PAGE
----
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Ideal First Lady: Hillary Clinton or Laura Bush?

by Darren K. Carlson, Government and Politics Editor

Throughout American history, the roles first ladies have played have been as different as the first ladies themselves. Some first ladies have sought to shape White House policy, while others have focused more on White House décor and the arts. Many first ladies have championed important social causes; others have championed their husbands' re-election campaigns.

Given that history, gauging what the public thinks a first lady should be proves interesting, especially because the nation's last two first ladies have adopted such different public personas. A recent Gallup Poll* asked Americans who they think better fits their idea of what a first lady should be, Laura Bush or Hillary Rodham Clinton. More Americans believe Bush fits the bill, 52% to 43%. The remaining 5% feel that both women equally fit their idea of a first lady or neither of them do, or have no opinion.

Politics as Usual

The husbands of these two first ladies represent different parties. So, perhaps not surprisingly, opinion on who is the ideal first lady varies dramatically by partisanship. Eight-six percent of Republicans believe Bush better fits their idea of what a first lady should be. Among Democrats, 71% think Clinton is a better fit. Bush maintains a slight edge among independents, 51% to 42%.

Age and Community Gaps

Even when controlling for partisanship, opinions on who makes a better first lady vary by age and the type of community a person lives in. Specifically, younger people and those living in urban areas are more likely to think Clinton was a better fit as first lady, while those in other age groups and community types favor Bush.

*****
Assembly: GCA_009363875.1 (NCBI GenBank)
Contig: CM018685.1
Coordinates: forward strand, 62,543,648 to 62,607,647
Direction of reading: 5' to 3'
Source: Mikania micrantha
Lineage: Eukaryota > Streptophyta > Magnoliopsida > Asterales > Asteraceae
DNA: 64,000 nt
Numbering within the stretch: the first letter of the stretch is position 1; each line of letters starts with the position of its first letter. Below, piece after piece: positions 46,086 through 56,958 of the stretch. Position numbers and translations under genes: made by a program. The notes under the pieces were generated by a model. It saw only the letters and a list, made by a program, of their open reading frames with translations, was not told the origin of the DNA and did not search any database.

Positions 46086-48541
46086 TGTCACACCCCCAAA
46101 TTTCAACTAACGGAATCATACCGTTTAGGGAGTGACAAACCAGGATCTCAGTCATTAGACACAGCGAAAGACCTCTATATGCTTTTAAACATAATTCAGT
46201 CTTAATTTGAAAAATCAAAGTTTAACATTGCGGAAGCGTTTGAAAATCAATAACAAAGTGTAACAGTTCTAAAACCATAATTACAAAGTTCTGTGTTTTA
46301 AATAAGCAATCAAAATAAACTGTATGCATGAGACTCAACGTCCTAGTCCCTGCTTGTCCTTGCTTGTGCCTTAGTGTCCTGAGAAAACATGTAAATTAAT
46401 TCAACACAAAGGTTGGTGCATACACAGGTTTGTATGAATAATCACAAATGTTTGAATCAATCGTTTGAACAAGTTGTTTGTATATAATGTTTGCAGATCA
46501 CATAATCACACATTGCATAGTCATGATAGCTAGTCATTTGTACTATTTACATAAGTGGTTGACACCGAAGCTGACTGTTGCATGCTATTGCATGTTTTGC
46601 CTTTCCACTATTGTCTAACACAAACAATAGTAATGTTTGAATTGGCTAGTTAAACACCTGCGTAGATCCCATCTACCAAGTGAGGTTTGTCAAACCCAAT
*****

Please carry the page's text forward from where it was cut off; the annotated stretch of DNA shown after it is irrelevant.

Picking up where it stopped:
A majority of Americans between the ages of 18 and 29 -- 62% -- think Clinton better fits their idea of what a first lady should be, compared with 35% who think Bush does. However, Bush better fits the idea of a first lady among Americans in all three of the older age groups tested, all by a margin of at least 16 percentage points.

The generational divide in preferences for Clinton over Bush could stem from the fact that Clinton was known for a more outspoken, aggressive style than most first ladies preceding her, while Bush has tended to embody a more traditional first lady role -- perhaps one that most older Americans are more accustomed to. As a recent Bush profile in USA Today put it, "Laura Bush's priorities as first lady have been mostly traditional, a deliberate shift from the activist political agenda of Hillary Clinton."

When it comes to the type of community one lives in, Clinton is preferred to Bush by a majority of those living in urban areas. Among suburbanites, slightly more believe Bush better fits their idea of a first lady. For those living in rural areas, Bush is the overwhelming choice.


Opinion of which woman better fits the public's opinion of what a first lady should be varies slightly by gender. Both men and women are more likely to believe Bush better fits their ideal, but men somewhat more so than women. Specifically, 55% of men say Laura Bush best fits their idea of a first lady, while 40% believe Clinton does. Among women, the responses are more evenly divided, with 50% saying Bush is the better fit, and 45% saying Clinton is.

Bottom Line

In a head-to-head matchup concerning who better fits the public's idea of what a first lady should be, Bush as an edge over Clinton. However, Clinton makes significant gains among young people and urban dwellers. Generally, opinions on the topic also vary along the same political lines that define their husbands' presidencies.

*These results are based on telephone interviews with a randomly selected national sample of 1,005 adults, aged 18 and older, conducted June 21-23, 2004. For results based on this sample, one can say with 95% confidence that the maximum error attributable to sampling and other random effects is ±3 percentage points. In addition to sampling error, question wording and practical difficulties in conducting surveys can introduce error or bias into the findings of public opinion polls.


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